A “legitimate question” for Cherie Booth?

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  • Excellent first article! Very interesting and clear explanation of the situation.

    Can't wait for the next one!

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  • I agree that the sentence was probably in line with what was to be expected from any judge, regardless of the religion question. Whether or not I think that sentence is morally right is not at issue here.
    I must, however, disagree with your "ruling on meaning" regarding the judge's remarks. Her statement makes a distinction between a religious person and a non-religious one, even if the latter was not mentioned explicitly. The implication was clearly that a religious person could expect greater leniency than a non-religious person for the same crime. This I find unacceptable, even if in this case it might not have made any difference to the sentence.
    That the religion question was brought up by the judge when it was not pleaded in mitigation seems bizarre, and it is to the credit of the defence solicitor that he has queried this. There is surely a need for some very clear guidance from above that religious belief (or, equally, lack of it) can not be taken as mitigation for any crime, and the judge should at least be publicly criticised for muddying the judicial waters in this way.

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  • Tres interessant. J'ai un question: pourquoi dirat M Blair ces mots pendant le jugement? I sink eet ees because she wanted to make un point. She sinks les religieux sont superieurs. She made ze sentencing properly but she wanted to make un point sur les matieres religieux. Eet is still merde.

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  • Sir, you are missing the salient point of the 'outcry' as to Booths' comments and that is the fact that she was of the opinion that a person of religious persuasion, albeit different to her own, is somehow more moral than a person without religion.
    As far as the view of secular people in society she may have well have said "And I see you drive a Ford Fiesta and therefore..."
    The problem is the fact that she that she brought religion into it at all and nothing to do with sentencing guidelines.

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  • Like the curate's egg: good in parts --- the law, not the column.

    I will be a regular reader.

    Thanks.

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  • A very good, well-balanced and reasoned analysis and I am left quite happy that Mrs Booth did not show undue leniency in this case.
    Regarding your final question - "why did she mention the defendant’s religious beliefs at all?"- my personal belief (and this is entirely subjective) is that she was simply exploiting the situation to promote religious piety as a superior moral stance: her religious convictions, and those of her husband, are after all very well-documented. I don't think this judgment was affected by her beliefs, but just provided an opportunity for some surreptitious evangelism.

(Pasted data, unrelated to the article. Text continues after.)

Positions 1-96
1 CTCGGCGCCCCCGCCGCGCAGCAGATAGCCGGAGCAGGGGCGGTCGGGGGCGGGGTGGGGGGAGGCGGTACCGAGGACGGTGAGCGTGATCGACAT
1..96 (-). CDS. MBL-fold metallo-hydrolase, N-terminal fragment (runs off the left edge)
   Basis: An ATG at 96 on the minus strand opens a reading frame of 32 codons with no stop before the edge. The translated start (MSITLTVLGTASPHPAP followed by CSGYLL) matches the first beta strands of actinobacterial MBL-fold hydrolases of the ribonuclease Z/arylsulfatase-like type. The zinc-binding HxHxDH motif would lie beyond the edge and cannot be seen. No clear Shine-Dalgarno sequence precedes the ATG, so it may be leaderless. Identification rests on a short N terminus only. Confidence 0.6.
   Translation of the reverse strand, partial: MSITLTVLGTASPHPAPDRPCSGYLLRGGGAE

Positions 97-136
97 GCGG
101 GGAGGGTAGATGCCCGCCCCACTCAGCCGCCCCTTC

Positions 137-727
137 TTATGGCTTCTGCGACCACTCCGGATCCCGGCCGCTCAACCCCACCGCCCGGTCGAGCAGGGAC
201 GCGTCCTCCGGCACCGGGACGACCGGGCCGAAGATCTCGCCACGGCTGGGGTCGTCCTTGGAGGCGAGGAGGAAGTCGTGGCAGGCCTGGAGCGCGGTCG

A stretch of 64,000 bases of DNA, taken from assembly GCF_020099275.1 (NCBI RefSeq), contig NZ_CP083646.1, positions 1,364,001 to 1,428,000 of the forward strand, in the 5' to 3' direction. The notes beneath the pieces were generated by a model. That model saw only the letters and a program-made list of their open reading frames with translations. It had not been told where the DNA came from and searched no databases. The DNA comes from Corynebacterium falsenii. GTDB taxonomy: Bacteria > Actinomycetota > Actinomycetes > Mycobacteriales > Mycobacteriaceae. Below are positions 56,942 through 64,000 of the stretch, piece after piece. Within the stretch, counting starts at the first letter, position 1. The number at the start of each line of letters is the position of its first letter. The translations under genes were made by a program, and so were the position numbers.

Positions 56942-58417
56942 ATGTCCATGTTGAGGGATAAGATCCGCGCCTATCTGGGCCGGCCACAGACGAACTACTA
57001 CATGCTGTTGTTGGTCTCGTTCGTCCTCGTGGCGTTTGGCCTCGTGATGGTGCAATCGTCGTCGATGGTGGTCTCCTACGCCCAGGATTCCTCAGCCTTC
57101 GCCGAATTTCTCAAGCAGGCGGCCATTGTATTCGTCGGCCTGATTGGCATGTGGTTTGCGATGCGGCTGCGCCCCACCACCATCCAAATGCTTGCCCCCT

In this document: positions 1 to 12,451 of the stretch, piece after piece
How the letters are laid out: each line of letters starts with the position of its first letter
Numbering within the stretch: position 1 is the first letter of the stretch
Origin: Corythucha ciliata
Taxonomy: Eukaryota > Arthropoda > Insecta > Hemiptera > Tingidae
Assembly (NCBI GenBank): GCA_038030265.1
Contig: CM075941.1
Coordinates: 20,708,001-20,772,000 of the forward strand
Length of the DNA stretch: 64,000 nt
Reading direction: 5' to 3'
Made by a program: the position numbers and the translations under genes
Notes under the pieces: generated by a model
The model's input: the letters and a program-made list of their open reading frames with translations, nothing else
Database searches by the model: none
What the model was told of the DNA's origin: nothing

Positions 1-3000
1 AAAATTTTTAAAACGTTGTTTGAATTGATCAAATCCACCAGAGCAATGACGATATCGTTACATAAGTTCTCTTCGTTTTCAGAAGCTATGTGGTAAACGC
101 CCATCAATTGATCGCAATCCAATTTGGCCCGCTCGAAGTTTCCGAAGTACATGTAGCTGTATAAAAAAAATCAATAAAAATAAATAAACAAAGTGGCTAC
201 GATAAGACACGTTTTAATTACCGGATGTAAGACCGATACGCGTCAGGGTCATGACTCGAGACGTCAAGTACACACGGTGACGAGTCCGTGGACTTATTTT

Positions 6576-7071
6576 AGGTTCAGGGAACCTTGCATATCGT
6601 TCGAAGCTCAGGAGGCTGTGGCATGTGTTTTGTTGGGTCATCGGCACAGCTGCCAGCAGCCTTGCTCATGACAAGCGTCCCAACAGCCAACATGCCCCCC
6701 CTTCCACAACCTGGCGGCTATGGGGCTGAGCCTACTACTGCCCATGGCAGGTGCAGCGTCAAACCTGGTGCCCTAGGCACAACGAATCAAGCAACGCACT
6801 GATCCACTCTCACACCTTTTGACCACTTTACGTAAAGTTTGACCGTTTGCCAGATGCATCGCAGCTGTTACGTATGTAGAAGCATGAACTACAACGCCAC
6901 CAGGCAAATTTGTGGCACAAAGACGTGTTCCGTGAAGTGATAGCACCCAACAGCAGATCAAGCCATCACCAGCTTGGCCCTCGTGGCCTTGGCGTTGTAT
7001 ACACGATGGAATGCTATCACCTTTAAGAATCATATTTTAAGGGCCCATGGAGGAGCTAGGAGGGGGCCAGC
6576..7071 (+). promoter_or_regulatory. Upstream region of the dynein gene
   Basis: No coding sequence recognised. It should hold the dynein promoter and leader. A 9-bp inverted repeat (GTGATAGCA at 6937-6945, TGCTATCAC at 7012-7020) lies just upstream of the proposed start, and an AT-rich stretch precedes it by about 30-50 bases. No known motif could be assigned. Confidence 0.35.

I think she'd be wise to be more circumspect about mentioning the R-word in future, however...

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  • Refreshingly different take on the story. Fascinating and informative.

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  • A useful analysis for the layperson like me.
    Its good to see that Ms Booth followed appropriate guidelines, after all its what one would expect from someone of her seniority. However she must have made her comments knowing they would probably be picked up by the press. This seems unwise to me as it seems to bring the law into disrepute.

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  • Taking the remarks as reported (as is the only reasonable starting point in commenting on this situation) two factors are mentioned in suspending the sentence:
    1) being a religious person; and
    2) not having been in trouble before.
    This is a clear statement that the man's religion was a factor in the judge's decision. How much impact each factor had is irrelevant. The principle being set out by the judge is that being religious meant the defendant deserved more lenient treatment.
    The statement “You are a religious man and you know this is not acceptable behaviour" would appear to me more relvant to establishing a guilty mindset of a man who knew he was doing wrong!

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  • Very enjoyable first article. Found it very interesting and educational, hope you can keep this standard up.

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